The multiple roles of the Mre11 complex for meiotic recombination
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During the first meiotic prophase, numerous DNA double-strand breaks (DSB) are formed in the genome in order to initiate recombination between homologous chromosomes. The conserved Mre11 complex, formed of Mre11, Rad50 and Nbs1 (Xrs2 in Saccharomyces cerevisiae) proteins, plays a crucial role in mitotic cells for sensing and repairing DSB. In meiosis the Mre11 complex is also required for meiotic recombination. Depending on the organisms, the Mre11 complex is required for the formation of the DSB catalysed by the transesterase Spo11 protein. It then plays a unique function in removing covalently attached Spo11 from the 5′ extremity of the breaks through its nuclease activity, to allow further break resection. Finally, the Mre11 complex also plays a role during meiosis in bridging DNA molecules together and in sensing Spo11 DSB and activating the DNA damage checkpoint. In this article the different biochemical functions of the Mre11 complex required during meiosis are reviewed, as well as the consequences of Mre11 complex inactivation for meiosis in several organisms. Finally, I describe the meiotic phenotypes of several animal models that have been developed to model hypomorphic mutations of the Mre11 complex, involved in humans in some genetic instability disorders.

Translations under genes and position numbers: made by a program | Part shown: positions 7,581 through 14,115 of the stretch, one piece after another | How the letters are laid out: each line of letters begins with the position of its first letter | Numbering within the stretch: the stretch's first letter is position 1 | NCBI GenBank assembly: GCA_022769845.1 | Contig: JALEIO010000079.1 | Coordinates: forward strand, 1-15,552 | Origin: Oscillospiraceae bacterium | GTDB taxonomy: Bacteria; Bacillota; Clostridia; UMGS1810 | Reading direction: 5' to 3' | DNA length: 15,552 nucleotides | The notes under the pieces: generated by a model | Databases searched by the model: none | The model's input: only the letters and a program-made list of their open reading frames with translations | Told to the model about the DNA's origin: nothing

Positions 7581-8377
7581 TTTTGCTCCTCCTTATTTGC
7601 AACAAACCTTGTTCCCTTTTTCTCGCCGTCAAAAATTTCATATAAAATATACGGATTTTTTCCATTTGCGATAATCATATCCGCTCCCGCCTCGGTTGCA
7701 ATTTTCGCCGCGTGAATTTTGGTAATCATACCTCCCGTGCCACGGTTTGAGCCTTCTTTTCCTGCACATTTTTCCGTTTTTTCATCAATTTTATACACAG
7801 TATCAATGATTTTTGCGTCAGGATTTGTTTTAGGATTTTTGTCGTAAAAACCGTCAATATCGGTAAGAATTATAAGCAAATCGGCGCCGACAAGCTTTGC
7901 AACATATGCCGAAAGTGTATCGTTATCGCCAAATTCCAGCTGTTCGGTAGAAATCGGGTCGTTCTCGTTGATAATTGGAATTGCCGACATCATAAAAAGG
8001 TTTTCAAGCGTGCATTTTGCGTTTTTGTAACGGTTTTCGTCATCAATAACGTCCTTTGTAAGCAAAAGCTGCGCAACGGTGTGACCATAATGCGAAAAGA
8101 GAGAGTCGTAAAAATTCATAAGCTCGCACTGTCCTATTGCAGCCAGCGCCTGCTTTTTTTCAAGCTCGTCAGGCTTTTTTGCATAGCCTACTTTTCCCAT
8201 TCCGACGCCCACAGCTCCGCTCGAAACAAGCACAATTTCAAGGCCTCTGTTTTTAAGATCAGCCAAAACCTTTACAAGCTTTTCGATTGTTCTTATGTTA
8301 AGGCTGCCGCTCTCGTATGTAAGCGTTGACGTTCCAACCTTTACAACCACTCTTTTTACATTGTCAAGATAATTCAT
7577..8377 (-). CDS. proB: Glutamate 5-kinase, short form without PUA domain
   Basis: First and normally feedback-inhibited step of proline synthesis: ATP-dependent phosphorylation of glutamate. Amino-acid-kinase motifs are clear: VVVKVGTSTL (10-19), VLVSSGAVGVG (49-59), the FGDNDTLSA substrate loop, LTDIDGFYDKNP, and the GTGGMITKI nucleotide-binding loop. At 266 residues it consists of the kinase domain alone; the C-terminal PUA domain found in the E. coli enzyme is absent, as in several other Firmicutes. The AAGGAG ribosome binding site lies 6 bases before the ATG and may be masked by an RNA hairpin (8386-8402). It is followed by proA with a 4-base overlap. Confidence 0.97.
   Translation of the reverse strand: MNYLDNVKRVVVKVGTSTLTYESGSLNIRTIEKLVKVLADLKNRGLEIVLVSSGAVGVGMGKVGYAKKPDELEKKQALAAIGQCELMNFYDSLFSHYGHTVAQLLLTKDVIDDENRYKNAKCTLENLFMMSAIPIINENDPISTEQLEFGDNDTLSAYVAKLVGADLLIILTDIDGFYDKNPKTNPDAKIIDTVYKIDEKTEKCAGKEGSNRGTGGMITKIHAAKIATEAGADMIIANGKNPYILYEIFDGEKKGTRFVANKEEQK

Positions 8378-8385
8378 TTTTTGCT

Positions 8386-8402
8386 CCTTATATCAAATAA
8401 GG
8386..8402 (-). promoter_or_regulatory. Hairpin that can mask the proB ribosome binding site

Key wordsDNA damage checkpoint double-strand breaks meiosis Mre11 Saccharomyces cerevisiae yeast
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